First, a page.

Certainly, the types of brain tumors and their symptoms differ. The small amount of space between the brain and skull facilitates increased cranial pressure from even the smallest "mass," often causing headaches, speech disturbances, seizures. Not all patients experience seizures (though near 75% do) nor exhibit the same reactions (95% face some sort of depression). Not all tumors are cancerous; some of them grow hair; some, teeth.

Very few patients, I discovered, name their tumors.

Though cell-phone usage (and low-carb diets?) has recently been identified as a possible cause, the true reasons for the appearance of brain tumors are unknown. One definite, however, is that brain tumor activity is highly unpredictable. A side effect can befall us at any time--whether during a pedicure or while being crowned Miss City of Roses.


My mother reminded me I was in good company--Liz Taylor and Lance Armstrong both survived brain tumors. As far as celebrities are concerned, I identify most with Mark Ruffalo, who had been diagnosed with a tumor above his right ear in 2001, shortly after the release of You Can Count on Me, at age 33. The March edition of New York Metro features a particularly resonating quote of Ruffalo's: "There's a point when you're listening to your doctor and, as smart as he is, you realize, 'He just doesn't fucking know. He doesn't know what's going to happen to me.'"

Reading this--and the fact that he's a total hunk--spurred my decision to phone him up so we could... talk tumors. I envisioned discussing our respective surgeries, our respective recoveries, our respective thoughts on Playing it Straight. After all I'd been through, a phone conversation with Mark Ruffalo was the least I deserved. So, after getting a number through his agent, I left a message with his publicist.

Apparently I had misdialed--damn tumor!--because a New-Agey woman from San Diego returned my phone call. She (Julie) didn't know Ruffalo personally, but was surprisingly well-versed on his condition.

"Oh, I've read so many of his interviews."

And well-versed on brain tumors.

"I dabble in natural medicine."

Julie and I spoke for about 20 minutes about Simone and me. And Mark. She urged me to "keep on trying" to contact Ruffalo.

"You two have a real connection. You are meant to speak to one another."

She was positive he would be willing to answer my questions.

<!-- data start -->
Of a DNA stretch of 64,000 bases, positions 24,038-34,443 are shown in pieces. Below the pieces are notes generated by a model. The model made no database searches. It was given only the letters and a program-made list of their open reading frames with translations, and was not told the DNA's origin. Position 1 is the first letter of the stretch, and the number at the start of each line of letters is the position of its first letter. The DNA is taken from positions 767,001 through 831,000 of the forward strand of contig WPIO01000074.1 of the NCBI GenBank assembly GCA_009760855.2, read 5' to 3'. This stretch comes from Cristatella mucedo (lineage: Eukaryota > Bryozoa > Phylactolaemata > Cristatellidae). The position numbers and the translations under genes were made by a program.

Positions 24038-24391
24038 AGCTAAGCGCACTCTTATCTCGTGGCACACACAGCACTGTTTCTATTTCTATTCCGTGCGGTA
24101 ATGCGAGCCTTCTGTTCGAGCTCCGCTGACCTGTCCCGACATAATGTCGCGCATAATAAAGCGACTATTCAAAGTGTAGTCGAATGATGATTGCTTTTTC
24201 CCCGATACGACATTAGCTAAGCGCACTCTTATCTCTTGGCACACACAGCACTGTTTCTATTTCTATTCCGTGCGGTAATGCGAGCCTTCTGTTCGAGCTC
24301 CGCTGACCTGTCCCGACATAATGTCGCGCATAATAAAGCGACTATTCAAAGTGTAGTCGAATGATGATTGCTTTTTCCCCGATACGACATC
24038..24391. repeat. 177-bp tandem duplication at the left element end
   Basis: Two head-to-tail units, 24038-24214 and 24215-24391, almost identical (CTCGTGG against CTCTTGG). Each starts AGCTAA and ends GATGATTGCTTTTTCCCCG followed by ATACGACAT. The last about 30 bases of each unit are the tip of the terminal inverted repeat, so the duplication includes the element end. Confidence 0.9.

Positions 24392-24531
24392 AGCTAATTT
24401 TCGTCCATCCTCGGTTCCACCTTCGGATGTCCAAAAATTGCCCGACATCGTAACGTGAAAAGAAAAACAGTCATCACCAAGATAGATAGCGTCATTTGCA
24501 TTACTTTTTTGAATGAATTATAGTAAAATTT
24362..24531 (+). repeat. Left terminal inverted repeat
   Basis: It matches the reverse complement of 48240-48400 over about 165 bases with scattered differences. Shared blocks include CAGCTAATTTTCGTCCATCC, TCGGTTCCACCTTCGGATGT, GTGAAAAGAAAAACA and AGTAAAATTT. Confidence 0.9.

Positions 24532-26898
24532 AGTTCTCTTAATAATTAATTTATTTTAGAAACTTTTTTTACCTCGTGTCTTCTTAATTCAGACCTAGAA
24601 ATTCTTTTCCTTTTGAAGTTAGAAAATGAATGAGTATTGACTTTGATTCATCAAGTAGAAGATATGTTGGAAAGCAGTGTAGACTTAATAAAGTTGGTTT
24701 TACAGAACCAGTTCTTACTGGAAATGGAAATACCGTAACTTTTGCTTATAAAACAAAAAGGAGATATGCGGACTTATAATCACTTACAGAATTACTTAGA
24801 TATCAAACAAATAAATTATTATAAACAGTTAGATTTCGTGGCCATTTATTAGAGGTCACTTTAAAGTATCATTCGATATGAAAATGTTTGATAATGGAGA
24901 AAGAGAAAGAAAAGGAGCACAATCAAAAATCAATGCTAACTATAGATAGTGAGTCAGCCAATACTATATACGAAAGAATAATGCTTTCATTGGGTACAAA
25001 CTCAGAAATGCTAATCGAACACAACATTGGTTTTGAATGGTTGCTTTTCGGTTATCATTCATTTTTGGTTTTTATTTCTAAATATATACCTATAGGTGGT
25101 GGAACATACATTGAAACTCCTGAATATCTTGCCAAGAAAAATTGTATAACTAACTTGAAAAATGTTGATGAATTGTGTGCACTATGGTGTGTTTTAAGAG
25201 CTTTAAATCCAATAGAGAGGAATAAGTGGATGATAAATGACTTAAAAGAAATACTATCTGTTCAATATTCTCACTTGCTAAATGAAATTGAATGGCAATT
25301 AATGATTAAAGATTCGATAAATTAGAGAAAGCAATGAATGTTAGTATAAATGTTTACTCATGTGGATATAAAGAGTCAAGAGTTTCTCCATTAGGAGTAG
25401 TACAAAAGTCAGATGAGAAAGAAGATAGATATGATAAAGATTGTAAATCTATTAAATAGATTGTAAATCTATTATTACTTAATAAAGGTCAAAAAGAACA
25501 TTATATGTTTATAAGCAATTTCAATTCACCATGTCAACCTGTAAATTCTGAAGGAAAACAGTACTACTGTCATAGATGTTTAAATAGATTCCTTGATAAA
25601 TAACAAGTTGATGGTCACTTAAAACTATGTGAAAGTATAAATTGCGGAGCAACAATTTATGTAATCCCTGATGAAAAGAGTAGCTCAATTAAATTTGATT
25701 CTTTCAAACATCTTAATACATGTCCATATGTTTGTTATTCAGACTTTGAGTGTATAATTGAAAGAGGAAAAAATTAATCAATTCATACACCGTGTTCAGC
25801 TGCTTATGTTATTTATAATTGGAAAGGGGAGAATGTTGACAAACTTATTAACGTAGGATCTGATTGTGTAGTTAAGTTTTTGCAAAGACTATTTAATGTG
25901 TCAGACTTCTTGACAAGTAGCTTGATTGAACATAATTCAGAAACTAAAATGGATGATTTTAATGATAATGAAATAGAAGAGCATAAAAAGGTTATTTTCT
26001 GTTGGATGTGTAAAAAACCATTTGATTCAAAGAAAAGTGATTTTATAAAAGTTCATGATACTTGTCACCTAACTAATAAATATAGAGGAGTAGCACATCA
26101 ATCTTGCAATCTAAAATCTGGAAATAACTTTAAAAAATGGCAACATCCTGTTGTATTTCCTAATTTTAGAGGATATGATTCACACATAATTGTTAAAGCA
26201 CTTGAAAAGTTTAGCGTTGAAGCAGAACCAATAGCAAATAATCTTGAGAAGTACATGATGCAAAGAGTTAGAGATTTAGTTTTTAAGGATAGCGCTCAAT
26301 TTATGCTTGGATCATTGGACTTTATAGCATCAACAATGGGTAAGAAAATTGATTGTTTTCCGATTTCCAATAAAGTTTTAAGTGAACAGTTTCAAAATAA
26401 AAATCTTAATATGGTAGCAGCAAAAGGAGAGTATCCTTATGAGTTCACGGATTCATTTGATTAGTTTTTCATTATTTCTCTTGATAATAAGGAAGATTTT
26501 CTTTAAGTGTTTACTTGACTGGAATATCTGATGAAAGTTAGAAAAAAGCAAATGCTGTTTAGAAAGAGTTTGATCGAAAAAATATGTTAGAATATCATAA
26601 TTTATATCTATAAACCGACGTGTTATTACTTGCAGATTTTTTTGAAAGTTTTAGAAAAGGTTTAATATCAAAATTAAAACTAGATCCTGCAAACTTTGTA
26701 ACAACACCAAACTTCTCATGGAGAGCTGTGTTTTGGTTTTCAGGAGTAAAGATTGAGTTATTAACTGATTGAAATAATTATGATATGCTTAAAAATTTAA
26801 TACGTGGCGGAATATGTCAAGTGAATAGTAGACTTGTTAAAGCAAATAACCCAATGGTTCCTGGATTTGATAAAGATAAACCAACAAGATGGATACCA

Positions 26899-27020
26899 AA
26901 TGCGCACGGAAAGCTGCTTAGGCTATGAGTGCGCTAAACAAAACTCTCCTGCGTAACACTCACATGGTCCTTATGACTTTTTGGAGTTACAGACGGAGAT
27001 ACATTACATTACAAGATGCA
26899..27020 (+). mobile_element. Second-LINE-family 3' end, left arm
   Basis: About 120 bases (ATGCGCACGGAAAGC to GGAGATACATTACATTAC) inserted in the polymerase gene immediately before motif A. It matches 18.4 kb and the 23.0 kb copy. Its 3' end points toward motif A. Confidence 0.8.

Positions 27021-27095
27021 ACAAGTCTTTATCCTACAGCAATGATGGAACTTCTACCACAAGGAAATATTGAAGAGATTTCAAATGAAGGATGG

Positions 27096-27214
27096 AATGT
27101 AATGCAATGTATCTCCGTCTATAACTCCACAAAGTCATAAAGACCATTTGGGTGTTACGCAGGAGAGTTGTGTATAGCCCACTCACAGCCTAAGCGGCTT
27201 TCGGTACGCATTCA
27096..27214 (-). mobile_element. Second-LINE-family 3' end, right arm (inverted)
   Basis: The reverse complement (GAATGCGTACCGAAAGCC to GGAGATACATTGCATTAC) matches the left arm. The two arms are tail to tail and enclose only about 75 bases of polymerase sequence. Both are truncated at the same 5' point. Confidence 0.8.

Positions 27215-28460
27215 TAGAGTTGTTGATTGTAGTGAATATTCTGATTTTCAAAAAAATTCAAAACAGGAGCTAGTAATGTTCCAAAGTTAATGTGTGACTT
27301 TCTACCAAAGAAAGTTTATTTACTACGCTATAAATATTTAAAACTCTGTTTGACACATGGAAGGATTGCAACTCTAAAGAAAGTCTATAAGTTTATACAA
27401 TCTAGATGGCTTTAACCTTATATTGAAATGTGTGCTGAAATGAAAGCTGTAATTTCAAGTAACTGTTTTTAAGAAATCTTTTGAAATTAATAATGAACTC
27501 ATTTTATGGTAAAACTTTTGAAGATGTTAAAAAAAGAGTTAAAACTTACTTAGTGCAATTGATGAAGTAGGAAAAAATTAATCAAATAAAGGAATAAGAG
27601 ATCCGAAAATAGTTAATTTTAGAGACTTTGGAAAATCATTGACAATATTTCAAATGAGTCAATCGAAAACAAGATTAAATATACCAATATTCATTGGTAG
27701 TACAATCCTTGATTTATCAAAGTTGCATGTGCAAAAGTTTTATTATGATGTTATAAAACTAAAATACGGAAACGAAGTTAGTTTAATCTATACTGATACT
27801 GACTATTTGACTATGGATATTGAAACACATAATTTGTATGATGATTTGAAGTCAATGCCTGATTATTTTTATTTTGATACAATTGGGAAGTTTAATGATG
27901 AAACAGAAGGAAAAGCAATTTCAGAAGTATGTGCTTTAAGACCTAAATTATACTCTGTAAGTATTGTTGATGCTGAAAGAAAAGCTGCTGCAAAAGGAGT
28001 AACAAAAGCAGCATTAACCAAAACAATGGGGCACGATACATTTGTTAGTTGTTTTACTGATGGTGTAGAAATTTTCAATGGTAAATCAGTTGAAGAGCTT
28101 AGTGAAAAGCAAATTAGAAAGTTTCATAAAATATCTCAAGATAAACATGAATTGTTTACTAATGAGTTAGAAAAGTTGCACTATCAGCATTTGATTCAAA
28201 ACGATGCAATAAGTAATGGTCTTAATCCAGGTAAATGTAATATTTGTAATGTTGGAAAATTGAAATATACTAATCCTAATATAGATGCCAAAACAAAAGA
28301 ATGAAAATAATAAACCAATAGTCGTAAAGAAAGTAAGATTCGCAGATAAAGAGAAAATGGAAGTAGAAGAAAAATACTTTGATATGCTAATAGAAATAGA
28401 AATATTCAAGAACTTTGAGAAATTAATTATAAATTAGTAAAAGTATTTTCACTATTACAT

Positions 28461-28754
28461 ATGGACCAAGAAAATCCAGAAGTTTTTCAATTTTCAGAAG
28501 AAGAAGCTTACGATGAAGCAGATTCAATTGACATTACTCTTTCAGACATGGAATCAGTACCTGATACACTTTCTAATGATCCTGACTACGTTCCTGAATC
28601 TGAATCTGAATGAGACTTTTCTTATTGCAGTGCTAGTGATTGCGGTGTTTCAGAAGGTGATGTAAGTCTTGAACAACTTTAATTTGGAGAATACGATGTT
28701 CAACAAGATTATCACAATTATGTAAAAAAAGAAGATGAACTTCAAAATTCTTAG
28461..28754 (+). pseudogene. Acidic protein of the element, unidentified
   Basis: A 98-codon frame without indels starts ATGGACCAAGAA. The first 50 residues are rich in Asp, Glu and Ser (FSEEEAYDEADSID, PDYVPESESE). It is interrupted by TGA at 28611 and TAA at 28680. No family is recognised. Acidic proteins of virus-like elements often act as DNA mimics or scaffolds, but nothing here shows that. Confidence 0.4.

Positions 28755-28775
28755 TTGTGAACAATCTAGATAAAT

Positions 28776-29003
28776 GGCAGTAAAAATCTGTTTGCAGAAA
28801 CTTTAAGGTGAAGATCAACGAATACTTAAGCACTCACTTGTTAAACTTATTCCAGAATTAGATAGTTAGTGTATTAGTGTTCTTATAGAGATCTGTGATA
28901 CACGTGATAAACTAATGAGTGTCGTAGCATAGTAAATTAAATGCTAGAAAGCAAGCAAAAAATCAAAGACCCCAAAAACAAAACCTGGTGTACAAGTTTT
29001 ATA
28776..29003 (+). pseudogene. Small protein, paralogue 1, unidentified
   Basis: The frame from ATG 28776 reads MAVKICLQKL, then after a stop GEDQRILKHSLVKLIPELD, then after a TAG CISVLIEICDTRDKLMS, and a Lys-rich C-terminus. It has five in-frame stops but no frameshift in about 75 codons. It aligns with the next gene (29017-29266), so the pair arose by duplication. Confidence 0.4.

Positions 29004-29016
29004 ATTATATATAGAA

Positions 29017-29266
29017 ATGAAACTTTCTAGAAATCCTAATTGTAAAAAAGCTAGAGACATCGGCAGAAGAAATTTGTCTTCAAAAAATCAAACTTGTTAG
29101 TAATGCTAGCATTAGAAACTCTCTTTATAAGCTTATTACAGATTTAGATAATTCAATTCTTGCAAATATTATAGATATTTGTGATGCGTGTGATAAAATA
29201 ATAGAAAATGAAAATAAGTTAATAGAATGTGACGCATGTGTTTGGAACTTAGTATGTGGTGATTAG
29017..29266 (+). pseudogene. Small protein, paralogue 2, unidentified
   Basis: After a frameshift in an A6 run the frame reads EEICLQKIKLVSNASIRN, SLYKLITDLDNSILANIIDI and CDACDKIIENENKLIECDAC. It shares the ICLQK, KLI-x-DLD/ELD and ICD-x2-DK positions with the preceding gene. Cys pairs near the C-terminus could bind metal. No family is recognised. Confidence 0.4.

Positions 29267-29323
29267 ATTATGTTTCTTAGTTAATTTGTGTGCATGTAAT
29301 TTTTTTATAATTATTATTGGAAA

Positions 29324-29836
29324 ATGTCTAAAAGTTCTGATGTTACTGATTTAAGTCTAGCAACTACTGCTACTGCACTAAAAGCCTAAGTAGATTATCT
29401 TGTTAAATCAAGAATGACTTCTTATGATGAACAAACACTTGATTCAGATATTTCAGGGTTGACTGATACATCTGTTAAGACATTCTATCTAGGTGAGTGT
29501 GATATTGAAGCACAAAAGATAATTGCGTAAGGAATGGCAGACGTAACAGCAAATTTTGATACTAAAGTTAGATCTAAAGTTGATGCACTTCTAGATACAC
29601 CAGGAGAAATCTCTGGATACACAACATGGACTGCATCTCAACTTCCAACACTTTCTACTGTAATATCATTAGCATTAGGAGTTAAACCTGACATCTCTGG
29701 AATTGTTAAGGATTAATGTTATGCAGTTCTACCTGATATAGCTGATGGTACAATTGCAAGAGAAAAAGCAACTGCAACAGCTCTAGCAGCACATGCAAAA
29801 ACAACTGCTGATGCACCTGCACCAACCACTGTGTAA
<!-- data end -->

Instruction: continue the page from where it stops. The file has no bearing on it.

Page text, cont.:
"He seemed so nice on Ellen."

Despite our "real connection," I still hadn't reached him by press time. So, since this is an account of my experiences with Simone and her extraction, I'll simply answer the questions I intended Mark to answer (anybody seen 32 Short Films About Glenn Gould lately?). Apparently I resemble Mark Ruffalo physically... so it's all the same, eh?


Hi, Mark. Love your work. So. What were your seizures like? How often did you have them?

From December until March, I had at least one seizure daily. Three or four times (including an instance on the MAX), they rendered me unconscious. Most, however, were "partial seizures," lasting only ten seconds or so. During these it felt and sounded like I was choking--on a syllable. I never suffered any severe memory-lapses or pain, and always remained standing throughout. I was always conscious. And, admittedly, self-conscious. They occurred anywhere--in class, in Target, at the cinema, at the gym, even during intercourse. After a number of them, I became accustomed to it and they were no longer embarrassing--but it was still pretty dreadful, waiting each day for one to hit.

Did you notice any personality changes caused by the tumor?

I started finding myself crying uncontrollably, inexplicably, unpredictably--often in public (the staff at Looking Glass Books are particularly accommodating). I had never been so emo in my life. My doctors identified this "sudden sadness" as a typical side effect of my medication and the pressure Simone was exerting on my cerebral cortex. Likewise, I sometimes had difficulty maintaining concentration and articulating myself--which was frustrating for both me and my friends... another typical side effect. Other than that, I have developed an odd attachment to a Britney Spears song ("Toxic"), which is unusual for me. But I haven't sworn off Sesame Donuts nor have I started buying McGriddles.